And now we have some more context with which to view the surprising turn of events in which NBC Universal purchased Oxygen. As recently as February of this year, Jeff Immelt denied that he had plans to sell NBC Universal, GE’s entertainment unit.
Now Immelt says he won’t make a decision about selling the $40 billion unit until after the lucrative 2008 Beijing Olympics. Further, FT reports that Vivendi, the other shareholder, is not a potential buyer or long-term shareholder. Hmm. This curious decision gives Jeff Zucker — whom many have questioned as “falling upward” — a very fixed time period in which to convince the suits that NBC Universal should remain under the GE aegis. From now on, Jeff Zucker is hyper-accountable to the suits and to his network for his decisions (It didn’t always seem that way, quite frankly). From The Financial Times:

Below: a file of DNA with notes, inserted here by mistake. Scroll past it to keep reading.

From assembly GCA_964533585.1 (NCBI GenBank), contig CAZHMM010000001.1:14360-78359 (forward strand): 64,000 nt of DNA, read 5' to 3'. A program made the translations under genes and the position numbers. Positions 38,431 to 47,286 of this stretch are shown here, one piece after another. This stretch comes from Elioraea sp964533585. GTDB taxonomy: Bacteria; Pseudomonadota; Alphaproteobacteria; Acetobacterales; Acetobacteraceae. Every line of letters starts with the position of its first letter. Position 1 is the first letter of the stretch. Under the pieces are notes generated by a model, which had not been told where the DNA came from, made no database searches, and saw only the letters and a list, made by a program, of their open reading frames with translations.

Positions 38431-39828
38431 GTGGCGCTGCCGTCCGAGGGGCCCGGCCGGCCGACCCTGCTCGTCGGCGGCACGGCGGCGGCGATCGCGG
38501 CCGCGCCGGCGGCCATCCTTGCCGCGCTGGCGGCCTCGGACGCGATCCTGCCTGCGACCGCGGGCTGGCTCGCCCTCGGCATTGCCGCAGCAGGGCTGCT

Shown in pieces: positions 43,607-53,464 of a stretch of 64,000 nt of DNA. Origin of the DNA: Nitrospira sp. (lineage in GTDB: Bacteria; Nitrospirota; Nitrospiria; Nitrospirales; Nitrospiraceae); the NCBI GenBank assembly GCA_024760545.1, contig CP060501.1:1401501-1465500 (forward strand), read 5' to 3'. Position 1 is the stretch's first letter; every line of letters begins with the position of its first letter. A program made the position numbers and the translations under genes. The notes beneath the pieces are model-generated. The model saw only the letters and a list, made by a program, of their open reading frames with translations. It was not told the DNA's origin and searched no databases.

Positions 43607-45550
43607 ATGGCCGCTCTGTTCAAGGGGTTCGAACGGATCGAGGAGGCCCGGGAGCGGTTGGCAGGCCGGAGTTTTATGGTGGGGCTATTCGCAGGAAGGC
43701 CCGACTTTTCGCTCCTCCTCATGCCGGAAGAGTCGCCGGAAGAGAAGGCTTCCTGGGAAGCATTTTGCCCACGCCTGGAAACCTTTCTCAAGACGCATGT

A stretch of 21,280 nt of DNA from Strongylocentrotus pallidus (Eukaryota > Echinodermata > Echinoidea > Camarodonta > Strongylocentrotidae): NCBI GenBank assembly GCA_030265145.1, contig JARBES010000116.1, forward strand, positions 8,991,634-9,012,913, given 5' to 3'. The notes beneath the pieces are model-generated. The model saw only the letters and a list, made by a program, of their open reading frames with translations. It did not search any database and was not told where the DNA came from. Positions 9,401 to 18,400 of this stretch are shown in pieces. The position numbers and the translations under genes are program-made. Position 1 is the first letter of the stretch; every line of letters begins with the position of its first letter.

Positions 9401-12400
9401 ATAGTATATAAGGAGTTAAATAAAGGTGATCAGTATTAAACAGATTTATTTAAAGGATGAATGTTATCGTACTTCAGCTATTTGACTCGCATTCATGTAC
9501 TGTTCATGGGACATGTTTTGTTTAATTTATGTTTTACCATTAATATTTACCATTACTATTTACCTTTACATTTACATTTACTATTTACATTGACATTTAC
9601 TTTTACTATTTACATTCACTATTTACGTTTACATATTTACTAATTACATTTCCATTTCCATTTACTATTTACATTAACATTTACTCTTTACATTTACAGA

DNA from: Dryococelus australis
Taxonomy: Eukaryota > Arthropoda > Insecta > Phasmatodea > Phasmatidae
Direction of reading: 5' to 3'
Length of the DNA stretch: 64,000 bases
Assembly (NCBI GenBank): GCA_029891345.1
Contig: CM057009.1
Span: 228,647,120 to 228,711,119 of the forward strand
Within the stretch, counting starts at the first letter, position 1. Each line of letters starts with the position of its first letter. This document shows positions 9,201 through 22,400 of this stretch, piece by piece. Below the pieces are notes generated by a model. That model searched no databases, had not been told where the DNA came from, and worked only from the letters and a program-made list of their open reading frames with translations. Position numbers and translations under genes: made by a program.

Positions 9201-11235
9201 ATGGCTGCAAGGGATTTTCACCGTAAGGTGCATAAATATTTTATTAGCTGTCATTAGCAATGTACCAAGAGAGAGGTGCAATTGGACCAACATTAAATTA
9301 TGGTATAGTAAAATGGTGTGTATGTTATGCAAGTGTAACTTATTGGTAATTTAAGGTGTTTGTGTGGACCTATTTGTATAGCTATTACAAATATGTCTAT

”The Olympics are expected to provide NBC, which owns the US TV rights to the event, with a windfall in extra advertising revenues as well as a chance to display its technological and journalistic prowess. The games also allow GE to boost sales of its aviation, medical technology and other businesses in China. GE is forecasting $500m in extra sales from Olympics-related contracts, excluding NBC.
”A year ago, NBC announced a broad restructuring aimed at generating $700m in cost savings. Jeff Zucker, who was named chief executive of the business in February, has been trying to convince investors to look beyond its broadcast TV heritage to growth opportunities overseas and in its expanding portfolio of cable networks.”
On the plus side, all this corporate drama presents a fertile ground from which Tina Fey’s comedic mind can flower brilliantly.
(image via johnabbottphoto)